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Sweet Anticipation: Music and the Psychology of Expectation (Bradford Books) Paperback – January 25, 2008

ISBN-13: 978-0262582780 ISBN-10: 0262582783

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Product Details

  • Series: Bradford Books
  • Paperback: 480 pages
  • Publisher: A Bradford Book (January 25, 2008)
  • Language: English
  • ISBN-10: 0262582783
  • ISBN-13: 978-0262582780
  • Product Dimensions: 9.1 x 7.1 x 0.8 inches
  • Shipping Weight: 1.6 pounds (View shipping rates and policies)
  • Average Customer Review: 4.6 out of 5 stars  See all reviews (11 customer reviews)
  • Amazon Best Sellers Rank: #142,620 in Books (See Top 100 in Books)

Editorial Reviews

Review

A richly detailed theory of how and why the audience has particular expectations and emotions.... A fascinating journey into the inner workings of music and how it tickles the human mind.

(Petr Janata Nature)

Sweet Anticipation... in its range, rigour and insights constitutes an astonishing achievement. Although it announces itself as a book about expectation in music, it goes well beyond what that might imply and is more like a broad and encompassing theory of music perception and cognition, with expectation as the central concept.

(Prof. Eric Clarke Music Analysis)

Having worked on the question of musical expectancy for a number of years myself reading David Huron's recent book has been, for me, a real treat. My interest in this topic does, however, make me a harsh critic of work on this topic. It is within such a context, then, that I praise this book. Quite simply, Sweet Anticipation is excellent.

(Prof. Mark Schmuckler Philosophical Psychology)

David Huron's superb book Sweet Anticipation: Music and the Psychology of Expectation ... is an exceptional contribution to the field of music cognition and represents a clear advance in our understanding of the role of expectancy in musical experience. As a cognitive psychologist, I find Huron's proposals for expectancy mechanisms and their possible evolutionary origin convincing and novel. Indeed, throughout the book musical issues are connected with human psychology in a way that reflects a deep and nuanced understanding of both disciplines.... On the whole, Huron provides an extraordinarily rich analysis of the phenomenon of musical expectation and provides a persuasive account of its psychological sources. Sweet Anticipation is without question one of the most exciting pieces of scholarship to emerge in the past decade, and should be read by anyone with a serious interest in the psychology of music.

(Prof. William Thompson Empirical Musicology Review)

Sweet Anticipation is a brilliant work that will continue to inspire for many years to come.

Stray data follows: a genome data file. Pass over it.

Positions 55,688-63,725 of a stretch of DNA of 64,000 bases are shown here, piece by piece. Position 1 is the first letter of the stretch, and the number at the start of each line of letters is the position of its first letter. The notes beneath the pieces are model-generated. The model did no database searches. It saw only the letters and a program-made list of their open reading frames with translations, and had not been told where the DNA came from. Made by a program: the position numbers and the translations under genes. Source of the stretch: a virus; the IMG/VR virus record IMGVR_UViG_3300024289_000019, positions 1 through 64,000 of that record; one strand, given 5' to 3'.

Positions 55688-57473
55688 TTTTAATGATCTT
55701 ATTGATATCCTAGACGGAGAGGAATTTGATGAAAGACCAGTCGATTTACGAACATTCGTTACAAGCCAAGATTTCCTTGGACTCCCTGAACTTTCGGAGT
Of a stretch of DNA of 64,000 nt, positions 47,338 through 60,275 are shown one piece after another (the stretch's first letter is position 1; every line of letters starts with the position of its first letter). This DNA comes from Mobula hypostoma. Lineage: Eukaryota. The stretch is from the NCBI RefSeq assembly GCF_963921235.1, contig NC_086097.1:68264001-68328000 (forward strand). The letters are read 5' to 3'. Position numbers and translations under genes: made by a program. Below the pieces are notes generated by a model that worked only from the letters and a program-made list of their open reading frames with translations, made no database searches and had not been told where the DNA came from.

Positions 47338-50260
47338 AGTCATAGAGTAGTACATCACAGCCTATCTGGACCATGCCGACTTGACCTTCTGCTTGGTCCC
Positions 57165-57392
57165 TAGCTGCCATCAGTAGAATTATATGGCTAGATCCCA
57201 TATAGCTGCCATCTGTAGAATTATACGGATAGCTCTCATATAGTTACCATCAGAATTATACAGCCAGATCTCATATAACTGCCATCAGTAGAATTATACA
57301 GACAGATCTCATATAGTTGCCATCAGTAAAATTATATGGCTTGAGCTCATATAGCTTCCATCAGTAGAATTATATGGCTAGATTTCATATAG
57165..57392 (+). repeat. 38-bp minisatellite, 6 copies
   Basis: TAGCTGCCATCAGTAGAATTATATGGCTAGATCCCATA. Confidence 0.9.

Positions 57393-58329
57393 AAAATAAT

(Dr. Adam Ockelford Psychology of Music)

Huron's ability to show the link between the biologically driven need to acquire knowledge for survival and the phenomenology of 'hypermetric anticipation', 'tonal syncopation', and other such specific, highly technical musical procedures is one of the book's greatest triumphs.

(Prof. Giorgio Biancorosso Music & Letters)

This is a remarkable publication that reflects a keen vision. It casts the meaning of music within a broad, scientific scenario.

(Dr. Rita Aiello Empirical Musicology Review)

One of the strengths of Sweet Anticipation is that it is an ambitious work that offers a Big Theory. Huron draws together insights from disparate fields such as music theory, evolutionary theory, neurobiology, and cognitive science into a theory that is coherent, parsimonious, and powerful.

(Drs. Catherine Stevens & Tim Byron Music Perception)

By persuasively putting forward a general theory of expectation by way of music, Huron's book will not only draw the attention of specialists in other fields to the work done by music theorists but also establish a benchmark for the future role of music in psychological research. For his theory implicitly demonstrates the significance of music not merely as a heuristic tool but also as a fundamental and highly symptomatic aspect of mental life.

(Prof. Giorgio Biancorosso Music & Letters)

This really is a very significant book on our responses to, and understanding of, music -- and one that has a disarming ability to simplify previously tangled debates without becoming simplistic.... Anyone interested in understanding the extraordinary range and dynamic character of listeners' responses to music will find a huge amount here to think about, some very entertaining anecdotes and examples, and inspiring model of how to tackle a complex subject with care, rigour, great scholarship and an awareness of the power of simplicity.

(Prof. Eric Clarke Music Analysis)

Sweet Anticipation should be required reading for all composers and musicologists.... This is certainly the best music theory book that I've read in many, many, years.... Highly recommended!